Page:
This is essential in this modern age of nonstop information, reading skills take on a greater urgency.
This is especially true for an underpriviledged child.
In 2011, nearly 46.2 million Americans were living in poverty.
Children living in poverty have a higher number of absenteeism or leave school all together because they are more likely to have to work or care for family members.
Children that live below the poverty line are 1.3 times more likely to have developmental delays or learning disabilities than those who don’t live in poverty.
Learning to read with greater skill is a pathway out of poverty.
The steps to achieving this are well documented, you just have to practice.
Get rid of distractions. Even if you think you read better when you have music playing or when you’re in a crowded coffee house, you can probably increase your speed if you reduce distractions to a bare minimum. Try to find a solitary place to read, and turn off the TV, radio and cell phone.
Even being in a room of people talking is distracting. If no solitary place is available, try using earplugs to block out any distractions around you.
How tough is the material?
If you’re reading a newspaper article, chances are you just want to get the main ideas, and you can skim through the passages quite rapidly.
If your reading a math textbook, you may need to slow down to understand the material.
Before you begin a chapter or book, look over the entire piece very quickly. Try to find patterns of repeated words, key ideas, bold print and other indicators of important concepts. Then, when you actually do your reading you may be able to skim over large portions of the text, slowing only when you come to something you know is important.
Most people frequently stop and skip back to words or sentences they just read to try to make sure they understood the meaning. This is usually unnecessary, but it can easily become a habit, and many times you will not even notice you’re doing it.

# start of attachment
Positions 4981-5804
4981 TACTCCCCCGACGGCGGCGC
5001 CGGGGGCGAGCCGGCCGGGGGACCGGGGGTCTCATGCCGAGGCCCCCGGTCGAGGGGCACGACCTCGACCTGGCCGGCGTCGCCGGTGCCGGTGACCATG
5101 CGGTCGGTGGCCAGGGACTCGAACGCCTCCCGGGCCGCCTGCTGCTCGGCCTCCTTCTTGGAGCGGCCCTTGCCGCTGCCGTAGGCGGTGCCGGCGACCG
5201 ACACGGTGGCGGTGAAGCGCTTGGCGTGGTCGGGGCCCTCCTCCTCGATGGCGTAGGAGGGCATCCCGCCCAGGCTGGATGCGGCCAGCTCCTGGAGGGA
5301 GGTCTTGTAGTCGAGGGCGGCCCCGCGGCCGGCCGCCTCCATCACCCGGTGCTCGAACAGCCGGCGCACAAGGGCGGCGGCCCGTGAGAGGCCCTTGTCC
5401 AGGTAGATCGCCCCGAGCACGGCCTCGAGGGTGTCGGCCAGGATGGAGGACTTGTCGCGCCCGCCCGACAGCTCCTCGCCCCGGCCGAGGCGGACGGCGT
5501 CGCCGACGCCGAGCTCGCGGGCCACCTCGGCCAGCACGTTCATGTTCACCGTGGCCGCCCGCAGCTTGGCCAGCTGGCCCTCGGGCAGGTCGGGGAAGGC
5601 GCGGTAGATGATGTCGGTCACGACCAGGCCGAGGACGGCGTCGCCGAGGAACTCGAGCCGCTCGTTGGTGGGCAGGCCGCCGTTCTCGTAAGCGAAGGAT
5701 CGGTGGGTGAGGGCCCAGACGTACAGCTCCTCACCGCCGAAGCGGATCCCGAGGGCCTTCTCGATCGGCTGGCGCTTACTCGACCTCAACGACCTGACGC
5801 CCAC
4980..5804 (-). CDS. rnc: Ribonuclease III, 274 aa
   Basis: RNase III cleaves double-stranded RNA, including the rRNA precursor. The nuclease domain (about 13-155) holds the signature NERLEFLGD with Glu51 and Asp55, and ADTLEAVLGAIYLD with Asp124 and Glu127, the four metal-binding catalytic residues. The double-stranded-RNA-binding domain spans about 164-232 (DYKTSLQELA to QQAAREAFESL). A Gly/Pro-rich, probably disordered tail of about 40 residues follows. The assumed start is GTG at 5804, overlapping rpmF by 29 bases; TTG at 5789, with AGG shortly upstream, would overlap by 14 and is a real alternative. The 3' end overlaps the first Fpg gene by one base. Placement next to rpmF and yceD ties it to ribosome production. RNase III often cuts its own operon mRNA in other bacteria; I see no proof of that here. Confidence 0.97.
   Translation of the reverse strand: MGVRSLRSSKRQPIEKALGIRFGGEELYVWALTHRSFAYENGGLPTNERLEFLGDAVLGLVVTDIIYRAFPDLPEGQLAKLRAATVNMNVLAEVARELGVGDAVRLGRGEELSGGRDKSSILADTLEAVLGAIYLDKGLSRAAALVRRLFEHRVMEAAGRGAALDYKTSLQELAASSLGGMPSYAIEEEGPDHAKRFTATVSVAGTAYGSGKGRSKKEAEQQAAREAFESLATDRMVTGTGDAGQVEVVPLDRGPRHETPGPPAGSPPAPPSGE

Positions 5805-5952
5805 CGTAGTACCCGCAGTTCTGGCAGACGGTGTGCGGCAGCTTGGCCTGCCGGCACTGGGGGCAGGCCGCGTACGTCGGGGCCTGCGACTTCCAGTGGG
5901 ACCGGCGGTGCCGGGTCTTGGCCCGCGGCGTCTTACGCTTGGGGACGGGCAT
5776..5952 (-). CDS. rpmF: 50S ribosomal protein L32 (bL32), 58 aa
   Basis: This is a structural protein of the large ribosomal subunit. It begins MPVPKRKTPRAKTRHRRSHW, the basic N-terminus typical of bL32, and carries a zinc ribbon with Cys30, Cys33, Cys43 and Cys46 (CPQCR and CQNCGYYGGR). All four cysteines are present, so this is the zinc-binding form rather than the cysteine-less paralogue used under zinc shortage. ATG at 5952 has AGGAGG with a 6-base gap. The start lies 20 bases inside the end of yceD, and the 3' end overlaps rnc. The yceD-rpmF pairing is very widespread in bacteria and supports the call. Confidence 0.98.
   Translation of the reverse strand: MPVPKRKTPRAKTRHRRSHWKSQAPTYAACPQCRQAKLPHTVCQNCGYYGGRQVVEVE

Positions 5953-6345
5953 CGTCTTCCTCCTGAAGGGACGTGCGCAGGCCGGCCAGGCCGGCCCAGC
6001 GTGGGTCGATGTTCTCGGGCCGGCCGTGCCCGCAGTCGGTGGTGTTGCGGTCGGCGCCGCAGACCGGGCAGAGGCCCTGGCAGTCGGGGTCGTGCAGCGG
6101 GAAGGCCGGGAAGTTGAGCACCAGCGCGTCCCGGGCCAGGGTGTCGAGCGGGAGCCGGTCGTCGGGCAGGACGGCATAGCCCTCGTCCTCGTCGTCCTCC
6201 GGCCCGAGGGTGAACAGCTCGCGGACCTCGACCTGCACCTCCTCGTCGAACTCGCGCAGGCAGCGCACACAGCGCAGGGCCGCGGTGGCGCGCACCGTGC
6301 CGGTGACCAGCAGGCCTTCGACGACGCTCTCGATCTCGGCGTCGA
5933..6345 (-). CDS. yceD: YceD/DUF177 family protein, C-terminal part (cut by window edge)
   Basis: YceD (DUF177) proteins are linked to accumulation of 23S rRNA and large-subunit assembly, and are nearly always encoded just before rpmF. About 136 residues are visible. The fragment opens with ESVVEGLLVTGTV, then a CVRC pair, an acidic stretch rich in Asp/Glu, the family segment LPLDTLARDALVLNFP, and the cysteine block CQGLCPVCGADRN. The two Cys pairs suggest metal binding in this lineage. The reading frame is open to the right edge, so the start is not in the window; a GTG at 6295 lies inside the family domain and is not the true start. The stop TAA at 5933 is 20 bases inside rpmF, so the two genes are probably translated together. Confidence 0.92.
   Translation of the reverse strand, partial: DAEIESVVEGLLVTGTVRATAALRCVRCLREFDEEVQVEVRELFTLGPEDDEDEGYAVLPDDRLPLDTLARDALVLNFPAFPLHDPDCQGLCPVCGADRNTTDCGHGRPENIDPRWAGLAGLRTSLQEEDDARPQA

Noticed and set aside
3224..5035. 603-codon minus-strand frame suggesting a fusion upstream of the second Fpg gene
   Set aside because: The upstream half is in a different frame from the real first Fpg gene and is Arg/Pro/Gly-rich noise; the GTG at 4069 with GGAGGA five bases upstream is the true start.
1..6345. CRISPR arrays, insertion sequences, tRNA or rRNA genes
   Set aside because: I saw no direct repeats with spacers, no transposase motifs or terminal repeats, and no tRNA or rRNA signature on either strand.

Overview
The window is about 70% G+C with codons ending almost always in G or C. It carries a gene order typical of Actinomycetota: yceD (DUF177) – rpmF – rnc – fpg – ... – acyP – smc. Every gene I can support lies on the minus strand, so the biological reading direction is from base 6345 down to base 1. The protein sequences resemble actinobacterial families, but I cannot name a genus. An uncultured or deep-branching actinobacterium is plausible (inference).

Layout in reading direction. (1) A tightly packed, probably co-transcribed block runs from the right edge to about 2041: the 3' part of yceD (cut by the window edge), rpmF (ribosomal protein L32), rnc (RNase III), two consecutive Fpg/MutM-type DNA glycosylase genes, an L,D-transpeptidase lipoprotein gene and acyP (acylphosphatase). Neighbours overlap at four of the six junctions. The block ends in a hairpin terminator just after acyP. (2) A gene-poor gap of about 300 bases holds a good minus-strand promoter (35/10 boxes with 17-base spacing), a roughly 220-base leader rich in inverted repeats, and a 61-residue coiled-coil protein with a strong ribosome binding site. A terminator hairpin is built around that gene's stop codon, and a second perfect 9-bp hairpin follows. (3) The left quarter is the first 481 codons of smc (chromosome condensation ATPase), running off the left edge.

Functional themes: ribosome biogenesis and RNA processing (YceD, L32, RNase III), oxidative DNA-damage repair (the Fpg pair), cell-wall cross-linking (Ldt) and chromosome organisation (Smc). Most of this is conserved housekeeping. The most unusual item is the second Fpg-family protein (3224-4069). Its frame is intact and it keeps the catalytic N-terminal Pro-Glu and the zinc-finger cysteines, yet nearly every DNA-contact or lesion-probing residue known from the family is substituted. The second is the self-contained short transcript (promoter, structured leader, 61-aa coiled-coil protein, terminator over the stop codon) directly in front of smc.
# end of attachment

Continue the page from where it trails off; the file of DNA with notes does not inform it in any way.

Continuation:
Stop reading to yourself.
As you read you probably subvocalize, or pronounce the words to yourself. Almost everybody does it, although to different degrees: some people actually move their lips or say the words under their breath, while others simply say each word in their heads. Regardless of how you subvocalize, it slows you down.
Practice reading blocks of words.
Nearly everyone learned to read word-by-word or even letter-by-letter, but once you know the language, that’s not the most efficient method of reading. Not every word is important, and in order to read quickly, you’ll need to read groups of words – or even whole sentences or short paragraphs – instantaneously. The good news is you probably already do this to some extent: most people read three or four words at a time.
Practice and push yourself.
While you may see some gains in speed the moment you start using these tips, speed reading is a skill that requires a lot of practice. Always push yourself to your comfort level and beyond – if you end up having to reread a section, it’s not a big deal. Keep practicing regularly.